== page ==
A general partnership may consist, for example, of professional offices (lawyers, notaries, dentists, etc.).

A general partnership has a head office (principal establishment) and its own name. It may sue and be sued in a civil action.

Limited partnership (S.E.C.)

A limited partnership is a partnership consisting of one or more general partners and one or more limited partners. It is created through a partnership agreement and must be designated by a single name for all the partners.

General partners contribute, above all, their work, experience and expertise. They are the sole persons authorized to administer and represent the partnership. They are solidarily liable for the partnership’s debts.

Limited partners must furnish a contribution to the common stock of the partnership. They supply money or property to the partnership and their liability with regard to the debts of the partnership is up to the amount of their contribution to the latter.

A limited partnership has a head office (principal establishment) and its own name. It may sue and be sued in a civil action.

Joint venture (or undeclared partnership)

A joint venture is a partnership that is not a legal person and does not have a juridical personality, and whose partners act in their own name on behalf of all partners. All Québec general and limited partnerships that are not registered are considered joint ventures.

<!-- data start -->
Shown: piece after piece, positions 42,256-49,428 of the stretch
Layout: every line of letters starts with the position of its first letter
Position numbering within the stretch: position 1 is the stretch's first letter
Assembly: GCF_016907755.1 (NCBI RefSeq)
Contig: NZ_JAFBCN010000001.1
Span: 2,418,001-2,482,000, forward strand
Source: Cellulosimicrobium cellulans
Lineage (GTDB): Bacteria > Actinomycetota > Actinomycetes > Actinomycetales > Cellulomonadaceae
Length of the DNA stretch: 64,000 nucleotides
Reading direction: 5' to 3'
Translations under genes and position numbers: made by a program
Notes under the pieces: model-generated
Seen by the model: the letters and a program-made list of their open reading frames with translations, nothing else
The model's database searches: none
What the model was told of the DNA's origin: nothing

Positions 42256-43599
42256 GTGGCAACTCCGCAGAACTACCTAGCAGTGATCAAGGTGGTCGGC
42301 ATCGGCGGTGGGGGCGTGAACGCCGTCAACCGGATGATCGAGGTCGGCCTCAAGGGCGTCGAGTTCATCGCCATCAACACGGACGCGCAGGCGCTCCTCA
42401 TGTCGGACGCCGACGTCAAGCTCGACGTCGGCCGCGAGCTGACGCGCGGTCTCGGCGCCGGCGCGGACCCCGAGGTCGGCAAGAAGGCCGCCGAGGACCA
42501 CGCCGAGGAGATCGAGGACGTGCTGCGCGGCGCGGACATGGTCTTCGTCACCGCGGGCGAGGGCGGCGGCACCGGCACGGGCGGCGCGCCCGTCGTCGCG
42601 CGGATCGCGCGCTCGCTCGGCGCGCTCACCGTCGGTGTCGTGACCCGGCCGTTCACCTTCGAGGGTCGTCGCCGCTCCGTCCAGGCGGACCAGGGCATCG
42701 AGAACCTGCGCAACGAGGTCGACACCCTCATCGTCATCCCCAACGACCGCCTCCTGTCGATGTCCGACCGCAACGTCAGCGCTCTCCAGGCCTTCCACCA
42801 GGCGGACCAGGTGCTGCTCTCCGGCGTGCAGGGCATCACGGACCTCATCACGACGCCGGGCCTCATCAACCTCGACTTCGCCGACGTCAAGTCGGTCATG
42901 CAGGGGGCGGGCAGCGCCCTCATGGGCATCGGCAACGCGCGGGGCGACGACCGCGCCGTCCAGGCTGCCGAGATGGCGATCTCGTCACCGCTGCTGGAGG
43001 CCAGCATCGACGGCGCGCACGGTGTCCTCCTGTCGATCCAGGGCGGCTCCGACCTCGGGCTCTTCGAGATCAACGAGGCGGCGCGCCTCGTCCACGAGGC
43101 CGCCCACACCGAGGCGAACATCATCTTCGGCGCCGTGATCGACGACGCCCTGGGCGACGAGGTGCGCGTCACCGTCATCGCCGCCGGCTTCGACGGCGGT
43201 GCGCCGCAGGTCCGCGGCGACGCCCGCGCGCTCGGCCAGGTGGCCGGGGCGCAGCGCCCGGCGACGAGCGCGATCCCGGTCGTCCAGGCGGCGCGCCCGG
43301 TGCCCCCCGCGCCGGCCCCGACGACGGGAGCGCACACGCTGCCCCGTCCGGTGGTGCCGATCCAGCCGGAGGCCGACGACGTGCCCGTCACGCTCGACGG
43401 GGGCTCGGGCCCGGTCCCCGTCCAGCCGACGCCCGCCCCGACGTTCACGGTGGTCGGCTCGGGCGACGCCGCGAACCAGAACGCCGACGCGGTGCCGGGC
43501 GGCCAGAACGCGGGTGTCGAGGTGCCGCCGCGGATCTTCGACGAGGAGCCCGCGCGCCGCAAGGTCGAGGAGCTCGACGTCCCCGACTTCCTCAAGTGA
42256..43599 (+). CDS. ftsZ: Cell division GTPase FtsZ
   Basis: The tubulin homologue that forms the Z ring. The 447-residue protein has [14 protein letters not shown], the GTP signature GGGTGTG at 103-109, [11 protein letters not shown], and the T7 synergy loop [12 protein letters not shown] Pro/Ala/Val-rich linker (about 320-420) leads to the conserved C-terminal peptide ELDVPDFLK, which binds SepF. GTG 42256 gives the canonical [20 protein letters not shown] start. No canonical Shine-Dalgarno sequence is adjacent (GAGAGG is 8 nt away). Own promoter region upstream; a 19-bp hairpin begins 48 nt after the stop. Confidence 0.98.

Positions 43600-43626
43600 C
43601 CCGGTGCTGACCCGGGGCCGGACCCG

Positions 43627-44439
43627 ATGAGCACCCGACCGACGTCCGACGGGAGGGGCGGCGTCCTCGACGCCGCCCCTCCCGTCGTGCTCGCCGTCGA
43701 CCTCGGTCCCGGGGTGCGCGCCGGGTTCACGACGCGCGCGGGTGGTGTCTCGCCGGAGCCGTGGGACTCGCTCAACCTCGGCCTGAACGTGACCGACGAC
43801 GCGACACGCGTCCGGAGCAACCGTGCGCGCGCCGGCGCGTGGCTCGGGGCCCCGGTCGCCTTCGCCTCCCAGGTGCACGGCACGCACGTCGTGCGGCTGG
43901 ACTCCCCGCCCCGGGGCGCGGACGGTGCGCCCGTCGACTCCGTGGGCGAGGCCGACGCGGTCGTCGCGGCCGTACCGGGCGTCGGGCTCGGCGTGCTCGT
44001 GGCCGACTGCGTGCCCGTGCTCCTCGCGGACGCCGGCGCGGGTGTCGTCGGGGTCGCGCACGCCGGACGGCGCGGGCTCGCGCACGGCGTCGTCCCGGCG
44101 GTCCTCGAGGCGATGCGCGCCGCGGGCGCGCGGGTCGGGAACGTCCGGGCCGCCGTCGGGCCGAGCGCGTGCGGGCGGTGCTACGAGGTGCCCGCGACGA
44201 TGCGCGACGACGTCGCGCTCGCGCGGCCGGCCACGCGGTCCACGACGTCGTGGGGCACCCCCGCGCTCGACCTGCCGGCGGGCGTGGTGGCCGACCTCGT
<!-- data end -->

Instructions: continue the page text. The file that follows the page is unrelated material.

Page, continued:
The contract by which a joint venture is established may be written or verbal or may arise from facts indicating the intention to form a joint venture.

Non-profit legal person

A non-profit legal person is a group of individuals who engages in non-profit activities that are cultural, social, philanthropic, national, patriotic, religious, charitable, scientific, artistic, professional, athletic, sporting, educational or other in nature, with no intention of generating profits for its members.

A non-profit legal person:

  • has an existence separate from that of its members;
  • has its own name, domicile and property;
  • acquires rights and assumes obligations and liabilities;
  • signs contracts through its directors;
  • may sue or be sued in the same way as a natural person;
  • does not have any share capital and its members are not liable in its regard.